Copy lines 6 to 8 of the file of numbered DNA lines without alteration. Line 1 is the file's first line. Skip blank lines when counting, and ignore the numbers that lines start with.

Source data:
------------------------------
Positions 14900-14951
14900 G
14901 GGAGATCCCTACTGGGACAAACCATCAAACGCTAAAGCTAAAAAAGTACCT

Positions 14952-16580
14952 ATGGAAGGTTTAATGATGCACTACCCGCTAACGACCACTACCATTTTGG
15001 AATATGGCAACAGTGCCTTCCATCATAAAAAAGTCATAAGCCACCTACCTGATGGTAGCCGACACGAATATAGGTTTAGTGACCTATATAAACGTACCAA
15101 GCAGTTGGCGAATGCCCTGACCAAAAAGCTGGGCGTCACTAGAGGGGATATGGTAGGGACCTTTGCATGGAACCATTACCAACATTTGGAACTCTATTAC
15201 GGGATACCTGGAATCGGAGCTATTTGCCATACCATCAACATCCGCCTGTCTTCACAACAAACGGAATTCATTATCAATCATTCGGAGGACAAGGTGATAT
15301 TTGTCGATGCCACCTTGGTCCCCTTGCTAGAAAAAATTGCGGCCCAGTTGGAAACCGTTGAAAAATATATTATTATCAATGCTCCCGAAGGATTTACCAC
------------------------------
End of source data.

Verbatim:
15001 AATATGGCAACAGTGCCTTCCATCATAAAAAAGTCATAAGCCACCTACCTGATGGTAGCCGACACGAATATAGGTTTAGTGACCTATATAAACGTACCAA
15101 GCAGTTGGCGAATGCCCTGACCAAAAAGCTGGGCGTCACTAGAGGGGATATGGTAGGGACCTTTGCATGGAACCATTACCAACATTTGGAACTCTATTAC
15201 GGGATACCTGGAATCGGAGCTATTTGCCATACCATCAACATCCGCCTGTCTTCACAACAAACGGAATTCATTATCAATCATTCGGAGGACAAGGTGATAT